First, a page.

::: u.tv :::

McGuinness flies in for talks

THURSDAY 07/10/2004 13:57:27

The British government was today meeting Sinn Fein's Martin McGuinness as the divisions between Northern Ireland's parties over devolution deepened.
By:Press Association

The Mid Ulster MP flew to London as Sinn Fein leader Gerry Adams launched a fresh attack on the British government`s handling of the Good Friday Agreement.

In an article for an Irish American newspaper, the West Belfast MP claimed British policy in Northern Ireland tolerated and perpetuated institutionalised inequality.

He argued: "Consequently many in political unionism see no imperative to co-operate with their nationalist neighbours, or nationalist and republican representatives.

"This view is reinforced by the fact that the apparatus of government, the symbols, and senior management of the institutions of the state are predominantly unionist.

British policy is also an obstacle to the practice and achieving of equality of treatment and parity of esteem.
"The unelected and unaccountable Northern Ireland Office is a particular example of the need for urgent change.

"The NIO runs the six counties almost as a private fiefdom.

British direct rule ministers fly in for a few hours a week, very often simply to rubber-stamp decisions pre-formulated by senior NIO officials.

"And too often, those who work within and for the NIO demonstrate an unapologetic devotion to the unionist cause.

"In addition, the hundreds of unaccountable quangos are filled to overflowing with those appointed by the NIO and deemed by that body to be safe hands. The manifestation of unionist governance for the unionist people is preserved."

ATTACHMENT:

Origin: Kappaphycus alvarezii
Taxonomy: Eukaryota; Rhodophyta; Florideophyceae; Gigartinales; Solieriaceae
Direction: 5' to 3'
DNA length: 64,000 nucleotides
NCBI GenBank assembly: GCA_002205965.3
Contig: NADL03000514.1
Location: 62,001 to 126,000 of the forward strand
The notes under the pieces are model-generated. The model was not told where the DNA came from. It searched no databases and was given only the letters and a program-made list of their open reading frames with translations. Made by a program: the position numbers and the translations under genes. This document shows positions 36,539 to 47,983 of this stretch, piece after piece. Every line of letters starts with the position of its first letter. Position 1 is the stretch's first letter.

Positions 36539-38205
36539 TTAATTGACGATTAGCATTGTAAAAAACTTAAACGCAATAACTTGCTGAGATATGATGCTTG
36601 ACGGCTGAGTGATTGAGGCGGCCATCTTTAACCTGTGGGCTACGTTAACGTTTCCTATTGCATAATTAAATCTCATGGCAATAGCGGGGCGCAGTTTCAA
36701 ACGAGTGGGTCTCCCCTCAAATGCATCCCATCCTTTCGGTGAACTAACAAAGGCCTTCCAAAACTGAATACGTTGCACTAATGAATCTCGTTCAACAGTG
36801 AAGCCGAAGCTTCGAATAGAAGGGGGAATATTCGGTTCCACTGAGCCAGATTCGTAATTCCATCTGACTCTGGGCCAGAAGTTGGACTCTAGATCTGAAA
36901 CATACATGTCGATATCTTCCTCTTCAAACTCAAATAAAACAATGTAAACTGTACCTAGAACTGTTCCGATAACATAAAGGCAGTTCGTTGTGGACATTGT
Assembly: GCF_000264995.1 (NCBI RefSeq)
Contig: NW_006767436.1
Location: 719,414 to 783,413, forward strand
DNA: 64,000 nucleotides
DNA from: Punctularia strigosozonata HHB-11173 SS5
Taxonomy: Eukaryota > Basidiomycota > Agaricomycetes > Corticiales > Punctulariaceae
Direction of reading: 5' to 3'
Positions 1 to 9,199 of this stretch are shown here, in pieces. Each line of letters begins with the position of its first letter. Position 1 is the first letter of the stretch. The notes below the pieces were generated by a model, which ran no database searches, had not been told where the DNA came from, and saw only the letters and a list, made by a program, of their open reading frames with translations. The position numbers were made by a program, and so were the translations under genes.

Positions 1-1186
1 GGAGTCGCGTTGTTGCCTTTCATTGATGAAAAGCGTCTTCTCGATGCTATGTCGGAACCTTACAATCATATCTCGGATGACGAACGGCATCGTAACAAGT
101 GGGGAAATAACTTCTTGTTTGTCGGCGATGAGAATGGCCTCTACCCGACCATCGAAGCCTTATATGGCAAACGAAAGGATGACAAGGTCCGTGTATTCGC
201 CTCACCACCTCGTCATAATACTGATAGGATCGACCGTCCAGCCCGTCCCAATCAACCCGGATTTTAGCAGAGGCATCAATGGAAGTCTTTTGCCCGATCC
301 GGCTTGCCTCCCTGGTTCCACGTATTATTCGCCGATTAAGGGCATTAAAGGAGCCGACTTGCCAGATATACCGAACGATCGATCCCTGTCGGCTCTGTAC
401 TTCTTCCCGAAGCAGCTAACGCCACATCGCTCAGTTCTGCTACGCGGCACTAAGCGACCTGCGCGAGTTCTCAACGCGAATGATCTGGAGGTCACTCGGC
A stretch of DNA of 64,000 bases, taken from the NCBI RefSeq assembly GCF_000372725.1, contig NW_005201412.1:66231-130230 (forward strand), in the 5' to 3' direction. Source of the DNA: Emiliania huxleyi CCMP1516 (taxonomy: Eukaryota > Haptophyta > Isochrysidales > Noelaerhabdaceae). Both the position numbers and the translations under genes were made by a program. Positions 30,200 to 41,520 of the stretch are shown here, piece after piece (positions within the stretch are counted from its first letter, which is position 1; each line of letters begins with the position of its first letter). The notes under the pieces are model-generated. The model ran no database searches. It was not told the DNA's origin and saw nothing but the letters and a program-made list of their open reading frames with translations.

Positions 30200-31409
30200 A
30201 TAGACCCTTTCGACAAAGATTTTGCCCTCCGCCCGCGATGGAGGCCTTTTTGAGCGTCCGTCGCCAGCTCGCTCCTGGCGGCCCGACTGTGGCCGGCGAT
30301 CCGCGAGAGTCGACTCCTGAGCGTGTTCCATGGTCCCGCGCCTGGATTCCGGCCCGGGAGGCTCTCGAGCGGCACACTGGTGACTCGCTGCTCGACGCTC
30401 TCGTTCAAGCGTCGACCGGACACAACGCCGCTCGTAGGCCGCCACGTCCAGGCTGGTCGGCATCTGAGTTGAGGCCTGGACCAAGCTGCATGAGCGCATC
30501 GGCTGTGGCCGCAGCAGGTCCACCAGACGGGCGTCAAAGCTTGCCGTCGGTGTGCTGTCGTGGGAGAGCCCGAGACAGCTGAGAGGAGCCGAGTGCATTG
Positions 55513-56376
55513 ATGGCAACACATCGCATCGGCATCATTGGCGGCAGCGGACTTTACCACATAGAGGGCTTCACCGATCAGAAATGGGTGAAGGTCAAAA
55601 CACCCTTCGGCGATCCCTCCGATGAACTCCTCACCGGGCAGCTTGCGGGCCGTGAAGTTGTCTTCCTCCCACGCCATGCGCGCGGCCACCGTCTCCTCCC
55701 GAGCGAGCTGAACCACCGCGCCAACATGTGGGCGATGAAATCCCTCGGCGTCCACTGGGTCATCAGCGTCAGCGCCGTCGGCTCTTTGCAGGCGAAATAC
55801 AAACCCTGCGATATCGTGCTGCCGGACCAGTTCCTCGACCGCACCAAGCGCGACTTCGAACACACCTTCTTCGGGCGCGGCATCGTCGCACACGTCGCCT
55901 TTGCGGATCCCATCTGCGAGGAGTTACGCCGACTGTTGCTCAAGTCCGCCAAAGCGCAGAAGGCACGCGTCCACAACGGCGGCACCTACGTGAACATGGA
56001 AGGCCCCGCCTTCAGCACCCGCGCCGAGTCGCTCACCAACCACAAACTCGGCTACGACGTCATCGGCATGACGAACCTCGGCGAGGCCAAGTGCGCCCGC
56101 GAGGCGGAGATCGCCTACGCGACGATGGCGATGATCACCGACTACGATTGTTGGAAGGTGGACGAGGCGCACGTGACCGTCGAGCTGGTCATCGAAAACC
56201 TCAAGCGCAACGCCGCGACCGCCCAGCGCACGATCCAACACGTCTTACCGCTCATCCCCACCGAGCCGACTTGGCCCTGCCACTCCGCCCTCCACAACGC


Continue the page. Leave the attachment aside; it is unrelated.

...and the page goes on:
British and Irish government officials have been working in recent weeks on a formula which they believe could revive power sharing in the province.

However, Sinn Fein and the nationalist SDLP believe both governments have given the Reverend Ian Paisley`s Democratic Unionists hope that the Good Friday Agreement can be fundamentally rewritten.

In particular, they have hit out at DUP proposals to change the way devolved ministers are elected at Stormont, to make ministers more accountable to their cabinet colleagues and the Assembly and scrutinise cross-border institutions involving the Irish government.

Mr Adams wrote in the Irish Voice today that his party was focused on re-establishing the executive, the political institutions and the all-Ireland bodies as a means of ensuring equality.

But he called on the British government to set the example for unionists by implementing its obligations on equality, human rights, justice, policing and other areas of the Agreement.

He added: "There is an onus also on the Irish government as an equal partner to the Agreement to defend all aspects of the new dispensation and to insist that the British Government honours its obligations."

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